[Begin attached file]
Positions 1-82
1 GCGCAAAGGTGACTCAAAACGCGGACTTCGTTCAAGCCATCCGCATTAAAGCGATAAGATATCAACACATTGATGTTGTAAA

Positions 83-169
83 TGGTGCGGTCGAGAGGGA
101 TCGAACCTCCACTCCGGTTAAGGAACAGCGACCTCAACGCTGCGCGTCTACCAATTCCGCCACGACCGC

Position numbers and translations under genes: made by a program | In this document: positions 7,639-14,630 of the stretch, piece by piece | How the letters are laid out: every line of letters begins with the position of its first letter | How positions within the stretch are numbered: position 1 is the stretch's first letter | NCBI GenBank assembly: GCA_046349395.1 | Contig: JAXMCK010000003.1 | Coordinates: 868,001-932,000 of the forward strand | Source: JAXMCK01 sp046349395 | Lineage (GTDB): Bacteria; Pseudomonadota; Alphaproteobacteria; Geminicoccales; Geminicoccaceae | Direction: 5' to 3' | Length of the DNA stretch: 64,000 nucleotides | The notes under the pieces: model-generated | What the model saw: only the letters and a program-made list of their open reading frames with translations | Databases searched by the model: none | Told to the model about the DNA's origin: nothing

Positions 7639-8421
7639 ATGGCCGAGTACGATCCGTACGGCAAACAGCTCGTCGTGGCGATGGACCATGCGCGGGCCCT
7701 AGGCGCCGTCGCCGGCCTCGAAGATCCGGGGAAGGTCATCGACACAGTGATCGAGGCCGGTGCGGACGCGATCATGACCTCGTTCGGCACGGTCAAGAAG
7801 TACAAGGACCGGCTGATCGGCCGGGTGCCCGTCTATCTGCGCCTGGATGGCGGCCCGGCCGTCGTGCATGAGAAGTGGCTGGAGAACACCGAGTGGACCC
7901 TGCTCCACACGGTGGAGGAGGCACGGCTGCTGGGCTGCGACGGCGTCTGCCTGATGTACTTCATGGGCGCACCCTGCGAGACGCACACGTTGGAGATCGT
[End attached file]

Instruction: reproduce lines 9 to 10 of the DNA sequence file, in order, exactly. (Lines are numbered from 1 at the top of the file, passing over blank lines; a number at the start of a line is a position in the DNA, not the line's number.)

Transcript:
7701 AGGCGCCGTCGCCGGCCTCGAAGATCCGGGGAAGGTCATCGACACAGTGATCGAGGCCGGTGCGGACGCGATCATGACCTCGTTCGGCACGGTCAAGAAG
7801 TACAAGGACCGGCTGATCGGCCGGGTGCCCGTCTATCTGCGCCTGGATGGCGGCCCGGCCGTCGTGCATGAGAAGTGGCTGGAGAACACCGAGTGGACCC